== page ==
What is a variable home loan?

A variable rate home loan is one where the interest rate can and will change over the course of your loan. The rate is determined by your lender, not the Reserve Bank of Australia, so while the cash rate might go down, your bank may decide not to follow suit, although they do broadly follow market conditions. One of the upsides of variable rates is that they are typically more flexible than their fixed rate counterparts which means that a lot of these products will let you make extra repayments and offer features such as offset accounts.

What is the difference between a fixed rate and variable rate?

A variable rate can fluctuate over the life of a loan as determined by your lender. While the rate is broadly reflective of market conditions, including the Reserve Bank’s cash rate, it is by no means the sole determining factor in your bank’s decision-making process.

A fixed rate is one which is set for a period of time, regardless of market fluctuations. Fixed rates can be as short as one year or as long as 15 years however after this time it will revert to a variable rate, unless you negotiate with your bank to enter into another fixed term agreement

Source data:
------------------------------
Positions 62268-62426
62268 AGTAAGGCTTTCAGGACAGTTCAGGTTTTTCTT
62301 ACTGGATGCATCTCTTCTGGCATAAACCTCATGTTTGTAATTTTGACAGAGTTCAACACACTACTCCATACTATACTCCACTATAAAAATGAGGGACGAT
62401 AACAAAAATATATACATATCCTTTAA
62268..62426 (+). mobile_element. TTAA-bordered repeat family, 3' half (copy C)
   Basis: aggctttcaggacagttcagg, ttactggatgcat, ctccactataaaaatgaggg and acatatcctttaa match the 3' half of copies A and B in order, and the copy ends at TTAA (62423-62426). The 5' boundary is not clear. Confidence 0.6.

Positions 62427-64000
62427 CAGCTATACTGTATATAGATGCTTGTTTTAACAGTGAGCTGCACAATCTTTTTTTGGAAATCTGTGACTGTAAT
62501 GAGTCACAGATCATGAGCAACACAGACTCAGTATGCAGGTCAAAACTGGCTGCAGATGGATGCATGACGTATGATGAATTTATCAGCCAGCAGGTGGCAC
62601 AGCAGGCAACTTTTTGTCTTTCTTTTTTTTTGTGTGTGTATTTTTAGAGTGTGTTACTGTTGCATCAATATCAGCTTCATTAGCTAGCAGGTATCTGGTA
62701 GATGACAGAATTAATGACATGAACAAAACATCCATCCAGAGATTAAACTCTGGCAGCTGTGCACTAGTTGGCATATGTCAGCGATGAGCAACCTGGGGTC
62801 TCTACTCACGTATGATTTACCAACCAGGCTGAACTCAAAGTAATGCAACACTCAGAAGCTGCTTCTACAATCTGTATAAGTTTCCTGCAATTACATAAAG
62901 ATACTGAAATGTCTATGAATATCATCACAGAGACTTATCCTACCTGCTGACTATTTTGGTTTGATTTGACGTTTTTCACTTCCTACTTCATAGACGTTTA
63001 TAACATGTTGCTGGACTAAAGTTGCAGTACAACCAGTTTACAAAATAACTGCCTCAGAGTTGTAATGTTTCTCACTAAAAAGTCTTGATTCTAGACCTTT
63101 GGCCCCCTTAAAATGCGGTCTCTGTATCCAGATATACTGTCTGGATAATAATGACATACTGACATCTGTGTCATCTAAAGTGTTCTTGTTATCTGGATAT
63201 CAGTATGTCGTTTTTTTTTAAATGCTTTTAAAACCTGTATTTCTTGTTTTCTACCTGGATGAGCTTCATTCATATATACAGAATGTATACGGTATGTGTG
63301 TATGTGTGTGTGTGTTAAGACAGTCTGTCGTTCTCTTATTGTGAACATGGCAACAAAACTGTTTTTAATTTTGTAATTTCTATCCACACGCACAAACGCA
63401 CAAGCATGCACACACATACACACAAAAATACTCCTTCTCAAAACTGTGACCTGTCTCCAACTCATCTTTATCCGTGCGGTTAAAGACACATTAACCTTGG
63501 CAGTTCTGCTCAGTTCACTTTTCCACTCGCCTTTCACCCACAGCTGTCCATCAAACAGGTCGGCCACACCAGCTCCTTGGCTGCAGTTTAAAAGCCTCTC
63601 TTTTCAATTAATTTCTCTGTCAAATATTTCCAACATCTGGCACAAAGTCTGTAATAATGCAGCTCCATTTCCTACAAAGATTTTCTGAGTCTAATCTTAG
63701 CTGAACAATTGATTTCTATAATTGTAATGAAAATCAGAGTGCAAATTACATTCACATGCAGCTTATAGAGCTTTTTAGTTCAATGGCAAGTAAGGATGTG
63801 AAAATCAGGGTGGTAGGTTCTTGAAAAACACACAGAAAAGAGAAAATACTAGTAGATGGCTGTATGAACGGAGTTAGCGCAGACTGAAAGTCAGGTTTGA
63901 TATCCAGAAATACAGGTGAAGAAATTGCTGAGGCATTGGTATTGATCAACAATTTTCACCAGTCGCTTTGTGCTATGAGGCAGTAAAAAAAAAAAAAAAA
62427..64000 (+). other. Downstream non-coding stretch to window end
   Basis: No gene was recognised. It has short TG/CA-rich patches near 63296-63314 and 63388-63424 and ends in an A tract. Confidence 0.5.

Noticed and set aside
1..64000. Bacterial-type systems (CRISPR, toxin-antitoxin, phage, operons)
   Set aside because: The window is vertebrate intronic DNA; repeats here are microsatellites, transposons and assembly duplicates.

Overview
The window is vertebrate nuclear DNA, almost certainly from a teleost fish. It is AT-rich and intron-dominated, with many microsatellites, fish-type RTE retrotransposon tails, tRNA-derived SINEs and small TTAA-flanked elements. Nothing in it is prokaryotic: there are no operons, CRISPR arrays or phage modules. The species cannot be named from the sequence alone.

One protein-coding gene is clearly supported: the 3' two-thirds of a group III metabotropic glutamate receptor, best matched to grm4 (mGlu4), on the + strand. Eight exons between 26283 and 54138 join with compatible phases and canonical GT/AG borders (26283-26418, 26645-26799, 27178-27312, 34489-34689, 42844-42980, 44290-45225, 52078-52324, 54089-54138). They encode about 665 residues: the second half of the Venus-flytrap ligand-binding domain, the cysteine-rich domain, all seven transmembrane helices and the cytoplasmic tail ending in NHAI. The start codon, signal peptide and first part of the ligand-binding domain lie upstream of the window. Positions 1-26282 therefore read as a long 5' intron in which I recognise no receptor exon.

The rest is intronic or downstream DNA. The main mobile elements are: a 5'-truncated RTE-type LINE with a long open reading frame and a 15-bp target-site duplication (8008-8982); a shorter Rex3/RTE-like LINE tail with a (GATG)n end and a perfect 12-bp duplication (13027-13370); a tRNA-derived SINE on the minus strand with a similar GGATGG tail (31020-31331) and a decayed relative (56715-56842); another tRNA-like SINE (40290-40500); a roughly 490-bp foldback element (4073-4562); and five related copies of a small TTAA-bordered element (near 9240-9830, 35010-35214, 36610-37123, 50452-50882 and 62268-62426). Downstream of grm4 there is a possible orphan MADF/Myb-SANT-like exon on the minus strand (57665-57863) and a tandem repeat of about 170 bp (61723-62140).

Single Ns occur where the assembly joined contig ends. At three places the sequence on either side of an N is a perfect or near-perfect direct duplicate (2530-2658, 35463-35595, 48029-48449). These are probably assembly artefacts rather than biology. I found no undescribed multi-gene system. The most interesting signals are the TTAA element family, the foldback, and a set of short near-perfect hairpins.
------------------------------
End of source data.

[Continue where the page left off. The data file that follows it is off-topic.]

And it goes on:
Variable rates is that they are typically more flexible than their fixed rate counterparts which means that a lot of these products will let you make extra repayments and offer features such as offset accounts however fixed rates do offer customers a level of security by knowing exactly how much they need to set aside each month.

How long can you fix a home loan rate for?

Most lenders should let you fix your interest rate for anywhere between one and five years. While rare, a few lenders may offer fixed rate terms for as long as 10 years.

Fixing your home loan interest rate for a longer term can keep your budgeting fairly straightforward, as you shouldn't have to factor in changes to your mortgage repayments if variable rates change, such as when the Reserve Bank of Australia (RBA) changes its rates at its monthly meeting. Additionally, if variable rates rise during your fixed rate term, you can continue to pay the lower fixed rate until the fixed term ends, potentially saving you some money.